Source: Namibian

DUE to the Covid-19 lockdown Namibians have been uncertain about whether family planning services are still available.

Dennia Gayle, country representative of the United Nations Population Fund, on Monday said it is vital that young people know clinics and hospitals are still offering family planning services.

Gayle shared her concerns at the Covid-19 Communication Centre yesterday.

She said the health system is currently focused on responding to Covid-19 and related healthcare needs in the country, but these services are still available.

"The services can be accessed if needed. It may be slow and people may have to adhere to additional protocols, but this should not deter them," Gayle said.

She said the UNFPA is providing healthcare workers with virtual training to equip them to deal with Covid-19 while still providing other services.

Mobile clinics would be used to provide young people with these services, Gayle said.

In a media statement issued yesterday, the UNFPA claimed that due to global lockdown regulations, 47 million women could lose access to contraception, and this could lead to seven million unplanned pregnancies in the coming months.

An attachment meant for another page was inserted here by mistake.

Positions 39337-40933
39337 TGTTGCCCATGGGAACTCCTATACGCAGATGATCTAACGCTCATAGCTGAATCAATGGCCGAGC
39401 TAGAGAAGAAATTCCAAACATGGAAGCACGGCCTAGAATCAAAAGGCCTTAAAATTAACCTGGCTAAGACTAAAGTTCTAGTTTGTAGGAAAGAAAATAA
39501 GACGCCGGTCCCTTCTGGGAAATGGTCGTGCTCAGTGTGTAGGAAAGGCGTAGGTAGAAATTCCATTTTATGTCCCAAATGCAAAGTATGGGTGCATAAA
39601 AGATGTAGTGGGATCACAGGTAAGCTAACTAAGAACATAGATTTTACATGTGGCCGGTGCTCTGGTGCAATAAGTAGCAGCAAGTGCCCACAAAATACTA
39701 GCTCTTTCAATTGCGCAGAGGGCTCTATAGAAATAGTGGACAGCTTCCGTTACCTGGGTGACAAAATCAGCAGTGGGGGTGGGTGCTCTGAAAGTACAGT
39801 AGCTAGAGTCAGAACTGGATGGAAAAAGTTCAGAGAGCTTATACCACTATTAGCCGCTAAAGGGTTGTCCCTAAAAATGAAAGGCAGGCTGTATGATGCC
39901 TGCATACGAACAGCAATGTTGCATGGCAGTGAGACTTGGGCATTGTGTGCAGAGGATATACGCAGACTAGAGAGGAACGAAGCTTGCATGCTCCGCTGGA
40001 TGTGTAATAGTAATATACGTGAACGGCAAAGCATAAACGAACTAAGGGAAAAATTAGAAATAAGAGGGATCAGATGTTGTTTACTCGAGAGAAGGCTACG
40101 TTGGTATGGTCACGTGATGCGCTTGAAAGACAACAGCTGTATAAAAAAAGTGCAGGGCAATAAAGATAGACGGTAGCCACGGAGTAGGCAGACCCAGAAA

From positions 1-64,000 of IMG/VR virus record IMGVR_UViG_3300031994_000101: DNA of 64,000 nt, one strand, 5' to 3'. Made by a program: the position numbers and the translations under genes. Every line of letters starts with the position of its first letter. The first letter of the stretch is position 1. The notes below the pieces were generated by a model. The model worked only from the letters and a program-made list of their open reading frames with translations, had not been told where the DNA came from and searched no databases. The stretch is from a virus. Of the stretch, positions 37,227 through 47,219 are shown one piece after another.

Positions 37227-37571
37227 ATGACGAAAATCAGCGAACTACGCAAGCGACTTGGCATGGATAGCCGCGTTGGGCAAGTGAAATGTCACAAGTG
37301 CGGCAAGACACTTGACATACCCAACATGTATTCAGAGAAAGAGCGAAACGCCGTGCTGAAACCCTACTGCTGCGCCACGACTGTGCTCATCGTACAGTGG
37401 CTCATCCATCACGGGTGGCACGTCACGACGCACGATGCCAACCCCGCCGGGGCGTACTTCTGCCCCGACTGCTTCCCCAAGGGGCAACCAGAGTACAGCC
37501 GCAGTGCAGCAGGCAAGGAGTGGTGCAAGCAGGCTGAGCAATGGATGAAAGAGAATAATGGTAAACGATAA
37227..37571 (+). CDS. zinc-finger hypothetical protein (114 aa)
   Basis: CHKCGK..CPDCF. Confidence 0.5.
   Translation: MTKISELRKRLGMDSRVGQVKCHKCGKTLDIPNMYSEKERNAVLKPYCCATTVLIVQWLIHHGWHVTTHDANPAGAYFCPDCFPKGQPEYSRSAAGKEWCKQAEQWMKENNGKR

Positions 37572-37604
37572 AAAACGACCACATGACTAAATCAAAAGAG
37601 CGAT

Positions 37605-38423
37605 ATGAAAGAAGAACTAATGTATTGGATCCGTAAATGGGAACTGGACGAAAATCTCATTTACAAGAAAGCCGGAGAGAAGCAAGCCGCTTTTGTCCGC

According to the fund, research shows women's health will be heavily impacted as they are bound to have little access to facilities due to them being closed or providing limited services.

"Many choose to skip important medical check-ups for fear of contracting the virus. Global supply chain disruptions may also lead to a significant shortage of contraceptives, and gender-based violence is expected to soar as women are trapped at home for prolonged periods of time," the statement reads.

The UNFPA claims new data shows how catastrophic the impact of Covid-19 is as it is intensifying inequalities while millions of women and girls are risking losing their ability to plan their families and protect their bodies and health.

Natalia Kanem, executive director of the UNFPA said women's reproductive health and rights must be safeguarded at all costs.

"Services must continue. Supplies must be delivered and the vulnerable must be protected and supported," she said.

She said 31 million additional gender-based violence cases can be expected if the lockdown continues for at least six months.

The fund states two million female genitalmutilation cases may occur and 13 million child marriages could take place.

Some residents in Windhoek's informal settlements claim they have been told to use condoms since family planning services are currently unavailable.

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